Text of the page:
- the state of one’s ideas, the facts known to one, etc., in having a meaningful interrelationship: You have to live here a few years to see local conditions in perspective.
Diverse is a dynamic word clearly noting “differing” and “different.” A word that we use to note the individual and what he/she offers. These days, it seems, the word is confused with “diversity.” Same root; same general meaning (the state of being different); but, so often used these days to reference demographics that it has seemingly become synonymous. In any group, it does not matter if you are pink or blue, tall or short, it matters what you bring to the table. Each person’s background adds to the sum of that person, and therefore the differing view they offer. This is not relative to demographics (or race) but to the breadth and depth of their experiences as a person and how they articulate those experiences when working in a group.
Perspective, to me, clearly falls in the category of “the state of one’s ideas, the facts known to one, etc.” I think every person who serves as a volunteer in this particular group brings a shared experience (as the group is about individuals who have something specific in common), but also their own, individual take on that experience. Every person, even participating in the same activity, will relay the facts and the impact of that activity on themselves differently.
Looking back on my written comments of the individual that we were discussing, I never noted the individual’s demographics, simply the conversation I had with that person and their overall demeanor. It never would have occurred to me to discuss a person based on demographics. To the other person, my comments seemed clearly pointed at that aspect. Makes one take pause and think about the diverse perspectives we all bring to the table, our individual foci, and what hits home for us individually. I felt a personal affront at the insinuation of my comment and I would venture to guess that the other person felt similarly about my original comment. How do we get to a place of not assuming and judging, but thinking the best of others?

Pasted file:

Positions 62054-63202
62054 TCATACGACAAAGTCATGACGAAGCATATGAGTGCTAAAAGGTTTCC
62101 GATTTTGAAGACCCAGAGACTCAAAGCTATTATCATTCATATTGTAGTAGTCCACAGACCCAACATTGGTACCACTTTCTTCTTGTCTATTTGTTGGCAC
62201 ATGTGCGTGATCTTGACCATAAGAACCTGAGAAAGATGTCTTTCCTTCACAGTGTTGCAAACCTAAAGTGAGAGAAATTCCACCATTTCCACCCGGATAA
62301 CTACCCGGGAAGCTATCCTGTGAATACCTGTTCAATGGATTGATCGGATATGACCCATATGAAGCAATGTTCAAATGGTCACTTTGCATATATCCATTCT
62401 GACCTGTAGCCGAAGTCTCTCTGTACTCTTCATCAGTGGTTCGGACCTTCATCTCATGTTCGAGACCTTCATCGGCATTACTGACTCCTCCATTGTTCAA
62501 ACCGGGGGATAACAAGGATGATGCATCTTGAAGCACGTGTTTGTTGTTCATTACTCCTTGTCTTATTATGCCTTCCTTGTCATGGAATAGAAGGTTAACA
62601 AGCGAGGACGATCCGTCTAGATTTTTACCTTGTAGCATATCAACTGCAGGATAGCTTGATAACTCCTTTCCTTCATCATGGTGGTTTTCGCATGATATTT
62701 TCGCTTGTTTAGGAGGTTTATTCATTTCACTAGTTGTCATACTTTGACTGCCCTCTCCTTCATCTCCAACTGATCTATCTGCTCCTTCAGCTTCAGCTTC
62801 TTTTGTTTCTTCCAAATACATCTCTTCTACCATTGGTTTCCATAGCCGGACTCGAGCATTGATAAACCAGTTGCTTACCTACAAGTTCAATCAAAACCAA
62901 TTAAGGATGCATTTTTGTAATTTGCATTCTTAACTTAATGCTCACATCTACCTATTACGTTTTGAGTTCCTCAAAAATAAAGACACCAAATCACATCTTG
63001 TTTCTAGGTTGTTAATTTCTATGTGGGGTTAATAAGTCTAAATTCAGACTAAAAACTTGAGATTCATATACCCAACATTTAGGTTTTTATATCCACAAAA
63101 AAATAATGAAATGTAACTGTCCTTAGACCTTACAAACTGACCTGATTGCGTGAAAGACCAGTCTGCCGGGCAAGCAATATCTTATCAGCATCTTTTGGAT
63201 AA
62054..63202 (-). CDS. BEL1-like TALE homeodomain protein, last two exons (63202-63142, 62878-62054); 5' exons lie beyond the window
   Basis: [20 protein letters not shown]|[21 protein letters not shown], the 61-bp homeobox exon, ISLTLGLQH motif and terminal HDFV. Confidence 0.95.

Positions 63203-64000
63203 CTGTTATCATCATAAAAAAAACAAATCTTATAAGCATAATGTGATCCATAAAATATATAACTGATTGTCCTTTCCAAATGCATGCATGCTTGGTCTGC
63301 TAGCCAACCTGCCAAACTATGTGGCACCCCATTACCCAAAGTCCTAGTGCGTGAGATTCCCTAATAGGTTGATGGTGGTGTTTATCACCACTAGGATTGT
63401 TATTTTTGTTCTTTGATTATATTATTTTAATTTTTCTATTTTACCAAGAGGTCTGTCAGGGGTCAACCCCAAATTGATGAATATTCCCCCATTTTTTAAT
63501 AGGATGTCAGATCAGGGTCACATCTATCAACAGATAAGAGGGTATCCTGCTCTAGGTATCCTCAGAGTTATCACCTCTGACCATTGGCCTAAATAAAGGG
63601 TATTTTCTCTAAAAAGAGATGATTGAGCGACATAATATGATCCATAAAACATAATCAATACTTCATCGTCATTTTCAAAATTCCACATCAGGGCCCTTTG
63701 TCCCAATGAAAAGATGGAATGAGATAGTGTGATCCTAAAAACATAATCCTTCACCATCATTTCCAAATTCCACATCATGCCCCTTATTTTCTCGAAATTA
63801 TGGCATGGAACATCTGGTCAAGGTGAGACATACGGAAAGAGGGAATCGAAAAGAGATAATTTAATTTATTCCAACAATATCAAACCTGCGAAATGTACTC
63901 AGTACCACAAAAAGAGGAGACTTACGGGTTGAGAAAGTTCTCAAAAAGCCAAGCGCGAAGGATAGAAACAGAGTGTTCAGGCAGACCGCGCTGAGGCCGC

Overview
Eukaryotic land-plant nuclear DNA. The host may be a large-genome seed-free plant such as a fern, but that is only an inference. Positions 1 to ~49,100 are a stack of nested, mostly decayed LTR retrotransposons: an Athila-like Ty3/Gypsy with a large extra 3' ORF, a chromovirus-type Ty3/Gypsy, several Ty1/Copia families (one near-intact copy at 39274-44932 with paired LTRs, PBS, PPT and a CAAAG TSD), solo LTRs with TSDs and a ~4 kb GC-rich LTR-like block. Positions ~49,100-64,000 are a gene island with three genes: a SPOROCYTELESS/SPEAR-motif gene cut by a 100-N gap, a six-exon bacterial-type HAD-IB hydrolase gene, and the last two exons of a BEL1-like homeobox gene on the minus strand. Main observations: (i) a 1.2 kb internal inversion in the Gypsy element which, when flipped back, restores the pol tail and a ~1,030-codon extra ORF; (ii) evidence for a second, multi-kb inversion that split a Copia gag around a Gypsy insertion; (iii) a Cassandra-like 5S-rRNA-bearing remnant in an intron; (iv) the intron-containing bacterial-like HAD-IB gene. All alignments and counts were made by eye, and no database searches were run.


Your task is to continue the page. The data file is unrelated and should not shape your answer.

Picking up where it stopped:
February 21, 2012Posted by on
grown man gets on the train holding an old, stained, smelly, gross booster seat (yup, like for a toddler). no teeny, tiny little person in tow. picks a seat, sits the booster down, and sits in/on it. he is not a small man.
oh, and there was also a girl with blue hair.
i love the morning commute.